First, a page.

Well, charcoaldabs, since you brought up the subject, (in another thread), exactly what are the rules for your "fall-protected" catwalks? I know you only have one vertical fall arrest per catwalk. Does that mean only one person allowed in/on the catwalk at a time? What if you need one person to hold the fixture in position while the other tightens the C-Clamp? (A common occurrence when out-hanging/over-hanging, tail-downs, side-arms, and the like.)
     
    Last edited: Feb 8, 2008
  10. What Rigger?

    What Rigger? I'm so fly....I Neverland.

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    Occupation:
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    Not at home, that's for sure.
    Dudes, sorry...it's not that easy.
    1. By law, all users of fall protection- of any kind- must be trained in it's use. Yes, this is an OSHA thing, and OSHA doesn't necessarily apply to people who aren't employees (this means YOU, students)...but fall protection is the same as any other tool: if you don't know how to use it correctly, you won't get full benefit of it. Considering the alternative to this, why would you want anything other than full training, right?
    2. Only 2 things are certain: gravity and taxes. Oh, and death 80% of the time if your fall is over 6 feet. That's per OSHA records of reported falls in the workplace.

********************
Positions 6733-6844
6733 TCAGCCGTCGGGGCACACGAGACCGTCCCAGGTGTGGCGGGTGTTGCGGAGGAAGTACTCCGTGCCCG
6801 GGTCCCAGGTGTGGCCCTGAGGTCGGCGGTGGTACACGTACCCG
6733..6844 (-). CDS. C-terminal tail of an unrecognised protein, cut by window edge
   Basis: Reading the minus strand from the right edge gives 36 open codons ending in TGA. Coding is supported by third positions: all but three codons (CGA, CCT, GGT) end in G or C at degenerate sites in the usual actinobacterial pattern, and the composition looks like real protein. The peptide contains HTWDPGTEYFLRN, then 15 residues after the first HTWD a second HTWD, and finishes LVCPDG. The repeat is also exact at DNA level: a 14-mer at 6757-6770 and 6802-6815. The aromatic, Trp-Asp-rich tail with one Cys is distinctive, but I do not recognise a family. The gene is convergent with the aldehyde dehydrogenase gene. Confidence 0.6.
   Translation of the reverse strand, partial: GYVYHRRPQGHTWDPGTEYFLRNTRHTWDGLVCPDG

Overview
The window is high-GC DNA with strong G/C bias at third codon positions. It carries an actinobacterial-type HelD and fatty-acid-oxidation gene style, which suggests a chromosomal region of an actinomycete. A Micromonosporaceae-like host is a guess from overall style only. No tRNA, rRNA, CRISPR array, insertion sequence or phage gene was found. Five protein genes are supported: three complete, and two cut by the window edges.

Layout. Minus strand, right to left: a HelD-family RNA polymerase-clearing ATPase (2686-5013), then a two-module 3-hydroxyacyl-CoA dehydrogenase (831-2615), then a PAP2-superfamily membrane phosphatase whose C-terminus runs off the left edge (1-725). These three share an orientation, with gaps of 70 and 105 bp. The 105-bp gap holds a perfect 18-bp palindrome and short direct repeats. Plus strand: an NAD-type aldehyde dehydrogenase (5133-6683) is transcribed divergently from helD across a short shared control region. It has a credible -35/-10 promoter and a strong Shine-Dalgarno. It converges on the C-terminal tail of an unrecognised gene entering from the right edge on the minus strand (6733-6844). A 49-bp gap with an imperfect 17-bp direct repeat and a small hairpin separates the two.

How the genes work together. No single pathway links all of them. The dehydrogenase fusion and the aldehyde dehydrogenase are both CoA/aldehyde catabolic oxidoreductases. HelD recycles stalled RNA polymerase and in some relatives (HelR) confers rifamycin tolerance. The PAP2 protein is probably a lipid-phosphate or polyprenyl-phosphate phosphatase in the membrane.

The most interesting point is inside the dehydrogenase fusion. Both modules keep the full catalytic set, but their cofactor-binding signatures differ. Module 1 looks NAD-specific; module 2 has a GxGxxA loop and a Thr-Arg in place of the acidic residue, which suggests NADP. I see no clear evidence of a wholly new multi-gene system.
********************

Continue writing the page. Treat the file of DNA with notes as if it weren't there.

3. One man's opinion: no, the administration may not be getting ridiculous. I'm willing to bet there's no REAL rigger on staff to inspect/operate/tune the rigging and/or counterweight system. Am I right?
    4. But Mr. LaDue, as a fellow RFL, I can see where it would be nice if it were only that simple.
     
    Last edited: Feb 8, 2008
    derekleffew likes this.
  11. gafftaper

    gafftaper Senior Team Senior Team Fight Leukemia

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    Rigger you're always so negative... 20% of the time you live! Of those 20% survivors, a few won't even be paralyzed! That's better odds than the lottery!


    As for the question. It really comes down to either the place is safe and students should be able to work there OR it's not and students don't belong there. The best way to settle that debate would be to have your district's Occupational Safety/Risk Management people come check it out. If they give it a green light your administration should let students in to work. If they don't then you probably shouldn't be up there either.
     
  12. jwl868

    jwl868 Active Member

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    You may need to clarify what the administrator actually meant to say, like the telephone game, where the message gets garbled a little as passes from person to person: Did they really mean no students allowed? Or did they mean no unsupervised students allowed? Or did they mean no unauthorized students are allowed? Are there access issues that make control of entry to the grid/catwalk a problem (like is the door in a common area rather than from the theater space)?

    I think you may be able to take a rational approach with the administrators, describing training and control of students on the catwalk/grid. (If the administrators really cared about student safety, they wouldn’t let the football coach call pass patterns over the middle…)


    Joe
     
  13. CynicWhisper

    CynicWhisper Member